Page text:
I want to chat about something I saw in the dis-able bodied world that is truly inspiring. First, a personal story.
I will fail the walking part if the police ever pull me over during a RIDE inspection. The brain injury I had several years ago left me with balance issues. Even when I am sober, I can no longer walk straight. Fortunately, I do not drink and drive, so I will never have to prove my inabilities to a kind officer. And this is the first, last and only time I will ever mention my balance issues to you.
I want to tell you about a recent humbling experience.
In podcasting, there is a big production piece of which listeners are rarely aware. There are microphones and at least two, often three different software programs to set up, test, and run simultaneously to get a good recording. All of which requires umpteen keystrokes.
And you might notice several podcasters run a video feed as well. For example, the simple zoom call runs through a streaming program to become a YouTube video, which means more software to master and coordinate.
Most of the hosts I have dealt with do not have a massive budget. As a result, their production team is either – the person in the mirror OR an outsourced vendor who will handle the basic editing for a couple of hundred dollars.
It’s always fascinating watching the host try to have an easy-going conversation and knowing full well they are simultaneously reading their format script, taking notes, hitting switches, playing with controls, and flying across the various software.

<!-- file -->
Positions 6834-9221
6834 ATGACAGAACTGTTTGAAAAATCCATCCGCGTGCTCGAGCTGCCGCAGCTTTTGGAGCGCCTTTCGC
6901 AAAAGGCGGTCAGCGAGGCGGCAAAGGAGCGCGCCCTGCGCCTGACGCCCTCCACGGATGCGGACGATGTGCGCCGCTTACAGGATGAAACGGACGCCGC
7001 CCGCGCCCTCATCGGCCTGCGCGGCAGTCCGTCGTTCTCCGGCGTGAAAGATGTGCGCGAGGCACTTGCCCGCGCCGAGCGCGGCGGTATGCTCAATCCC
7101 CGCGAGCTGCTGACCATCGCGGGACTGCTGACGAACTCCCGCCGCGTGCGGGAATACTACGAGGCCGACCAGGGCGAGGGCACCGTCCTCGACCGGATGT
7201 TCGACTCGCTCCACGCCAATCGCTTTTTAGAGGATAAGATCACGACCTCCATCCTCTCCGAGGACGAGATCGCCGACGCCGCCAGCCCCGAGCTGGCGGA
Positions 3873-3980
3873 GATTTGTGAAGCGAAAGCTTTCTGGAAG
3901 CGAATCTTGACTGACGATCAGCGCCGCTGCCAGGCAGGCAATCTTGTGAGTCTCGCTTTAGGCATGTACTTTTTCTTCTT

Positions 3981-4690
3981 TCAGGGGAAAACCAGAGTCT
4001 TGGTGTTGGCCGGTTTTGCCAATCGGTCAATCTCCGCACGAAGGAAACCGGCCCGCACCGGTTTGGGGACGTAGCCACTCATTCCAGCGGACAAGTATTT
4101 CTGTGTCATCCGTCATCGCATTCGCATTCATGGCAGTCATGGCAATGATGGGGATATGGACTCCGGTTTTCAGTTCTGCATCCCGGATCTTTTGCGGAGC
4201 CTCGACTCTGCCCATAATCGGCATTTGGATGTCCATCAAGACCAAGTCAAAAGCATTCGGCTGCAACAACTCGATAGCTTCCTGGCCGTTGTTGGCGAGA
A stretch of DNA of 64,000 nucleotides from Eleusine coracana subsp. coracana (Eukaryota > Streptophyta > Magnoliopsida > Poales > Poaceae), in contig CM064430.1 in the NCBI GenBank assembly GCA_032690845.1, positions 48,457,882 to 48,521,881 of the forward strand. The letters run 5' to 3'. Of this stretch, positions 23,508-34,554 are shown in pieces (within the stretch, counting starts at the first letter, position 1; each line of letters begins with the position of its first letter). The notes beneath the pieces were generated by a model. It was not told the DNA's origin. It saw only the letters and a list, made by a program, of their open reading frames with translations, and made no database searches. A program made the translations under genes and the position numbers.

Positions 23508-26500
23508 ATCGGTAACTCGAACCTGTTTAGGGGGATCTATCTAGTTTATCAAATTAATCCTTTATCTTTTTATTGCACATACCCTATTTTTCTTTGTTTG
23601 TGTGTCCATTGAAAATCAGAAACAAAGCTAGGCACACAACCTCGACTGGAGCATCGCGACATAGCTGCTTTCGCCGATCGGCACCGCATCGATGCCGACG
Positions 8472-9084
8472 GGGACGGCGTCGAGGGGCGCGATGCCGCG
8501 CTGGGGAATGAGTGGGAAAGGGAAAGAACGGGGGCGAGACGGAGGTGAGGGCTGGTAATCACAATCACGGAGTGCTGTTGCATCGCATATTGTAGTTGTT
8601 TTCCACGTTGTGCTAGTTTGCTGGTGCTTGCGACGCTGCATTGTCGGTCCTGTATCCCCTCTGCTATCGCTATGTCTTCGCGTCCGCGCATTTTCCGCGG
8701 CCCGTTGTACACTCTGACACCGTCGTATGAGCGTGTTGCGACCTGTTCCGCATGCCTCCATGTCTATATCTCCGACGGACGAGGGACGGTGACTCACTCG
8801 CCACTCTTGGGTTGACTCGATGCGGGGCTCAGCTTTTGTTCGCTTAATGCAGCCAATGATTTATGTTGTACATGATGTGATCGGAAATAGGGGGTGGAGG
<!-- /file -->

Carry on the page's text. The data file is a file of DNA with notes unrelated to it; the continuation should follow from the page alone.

Successful coordination requires dexterity of fingers below the visible screen, a keen ear tuned to the speaker’s points, and a well-trained eye for picking up on both computer and human cues.
So, against the background I just described, imagine being a blind host! Yes, I said BLIND. Remember how we used to say they were not able-bodied?
Honestly, I never once thought about whether a blind person could attempt a podcast. And to see one in action was beyond inspiring.
It was humbling
The host I speak of is Max Ivey – who lost his sight when he was twelve years old. He comes from a long line of carnival owners. And these days, he stays in touch with carnival owners worldwide by helping them sell their amusement equipment.
Years ago, he set up the Blind Blogger website and a few years past, launched his podcast. In the process, he has become quite the spitfire inspirer for both the abled and dis-abled communities. Clearly an “able kind of guy.”
I have no idea if he memorized (before our interview) everything he spoke of or if he was reading a script. It doesn’t matter. Imagine reading a script, the keys, and trying to remember all the keystrokes with one’s fingertips. (Not once during our 90 minutes together did I hear voice technology guiding him.)
After the recording, he freely admitted that technology had come so far that what he is doing today could never have been attempted 15 years ago.
The best reason for all the technological advances made over the last few decades is this. Finally, FINALLY, a blind person (as well as so many other types of dis-abled) has the same status and opportunity to make a difference in the world as a sighted person.
Max Ivey records both video and audio. He has a Youtube channel as well as an Audible channel. He does all the post-production work himself. (Besides the usual stuff of sourcing the guest, vetting the guest, chatting with the guest, and then post-marketing the interview.)
Best of all, he is over the moon, feeling valuable and powerful and inspiring to both able-bodied and dis-abled.
His podcast is called What’s Your Excuse?
Because he believes NONE of us have any reason to make excuses. Minor issues, first-world issues, significant complaints. When any of us are feeling lost and low, think of Max. If he can do it, we can too!